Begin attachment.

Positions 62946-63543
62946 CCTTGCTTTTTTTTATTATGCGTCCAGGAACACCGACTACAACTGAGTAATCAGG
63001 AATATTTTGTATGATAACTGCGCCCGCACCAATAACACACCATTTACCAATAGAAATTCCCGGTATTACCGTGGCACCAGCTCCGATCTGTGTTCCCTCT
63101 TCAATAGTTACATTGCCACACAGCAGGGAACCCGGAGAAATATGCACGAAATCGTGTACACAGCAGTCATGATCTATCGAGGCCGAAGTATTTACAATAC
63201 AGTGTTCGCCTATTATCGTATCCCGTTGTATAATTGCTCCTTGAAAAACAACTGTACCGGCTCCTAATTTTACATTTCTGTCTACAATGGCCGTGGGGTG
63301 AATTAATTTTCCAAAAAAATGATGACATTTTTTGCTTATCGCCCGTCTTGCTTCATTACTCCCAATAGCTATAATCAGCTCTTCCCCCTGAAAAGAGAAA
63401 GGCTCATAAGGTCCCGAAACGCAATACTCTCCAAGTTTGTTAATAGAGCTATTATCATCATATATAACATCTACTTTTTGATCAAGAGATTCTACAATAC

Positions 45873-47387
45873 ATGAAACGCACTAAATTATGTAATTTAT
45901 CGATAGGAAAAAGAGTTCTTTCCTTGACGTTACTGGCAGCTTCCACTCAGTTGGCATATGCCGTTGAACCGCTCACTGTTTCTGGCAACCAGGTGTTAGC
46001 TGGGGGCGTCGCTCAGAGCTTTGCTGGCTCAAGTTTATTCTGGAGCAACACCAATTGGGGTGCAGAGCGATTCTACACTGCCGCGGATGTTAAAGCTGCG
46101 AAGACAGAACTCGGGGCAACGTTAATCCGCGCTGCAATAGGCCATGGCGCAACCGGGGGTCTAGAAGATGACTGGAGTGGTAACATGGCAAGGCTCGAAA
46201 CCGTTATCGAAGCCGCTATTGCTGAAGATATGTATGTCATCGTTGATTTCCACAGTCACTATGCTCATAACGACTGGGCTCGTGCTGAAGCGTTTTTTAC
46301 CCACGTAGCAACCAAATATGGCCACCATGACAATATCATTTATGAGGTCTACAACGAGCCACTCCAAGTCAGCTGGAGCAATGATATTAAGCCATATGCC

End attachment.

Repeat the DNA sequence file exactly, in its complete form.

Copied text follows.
Positions 62946-63543
62946 CCTTGCTTTTTTTTATTATGCGTCCAGGAACACCGACTACAACTGAGTAATCAGG
63001 AATATTTTGTATGATAACTGCGCCCGCACCAATAACACACCATTTACCAATAGAAATTCCCGGTATTACCGTGGCACCAGCTCCGATCTGTGTTCCCTCT
63101 TCAATAGTTACATTGCCACACAGCAGGGAACCCGGAGAAATATGCACGAAATCGTGTACACAGCAGTCATGATCTATCGAGGCCGAAGTATTTACAATAC
63201 AGTGTTCGCCTATTATCGTATCCCGTTGTATAATTGCTCCTTGAAAAACAACTGTACCGGCTCCTAATTTTACATTTCTGTCTACAATGGCCGTGGGGTG
63301 AATTAATTTTCCAAAAAAATGATGACATTTTTTGCTTATCGCCCGTCTTGCTTCATTACTCCCAATAGCTATAATCAGCTCTTCCCCCTGAAAAGAGAAA
63401 GGCTCATAAGGTCCCGAAACGCAATACTCTCCAAGTTTGTTAATAGAGCTATTATCATCATATATAACATCTACTTTTTGATCAAGAGATTCTACAATAC

Positions 45873-47387
45873 ATGAAACGCACTAAATTATGTAATTTAT
45901 CGATAGGAAAAAGAGTTCTTTCCTTGACGTTACTGGCAGCTTCCACTCAGTTGGCATATGCCGTTGAACCGCTCACTGTTTCTGGCAACCAGGTGTTAGC
46001 TGGGGGCGTCGCTCAGAGCTTTGCTGGCTCAAGTTTATTCTGGAGCAACACCAATTGGGGTGCAGAGCGATTCTACACTGCCGCGGATGTTAAAGCTGCG
46101 AAGACAGAACTCGGGGCAACGTTAATCCGCGCTGCAATAGGCCATGGCGCAACCGGGGGTCTAGAAGATGACTGGAGTGGTAACATGGCAAGGCTCGAAA
46201 CCGTTATCGAAGCCGCTATTGCTGAAGATATGTATGTCATCGTTGATTTCCACAGTCACTATGCTCATAACGACTGGGCTCGTGCTGAAGCGTTTTTTAC
46301 CCACGTAGCAACCAAATATGGCCACCATGACAATATCATTTATGAGGTCTACAACGAGCCACTCCAAGTCAGCTGGAGCAATGATATTAAGCCATATGCC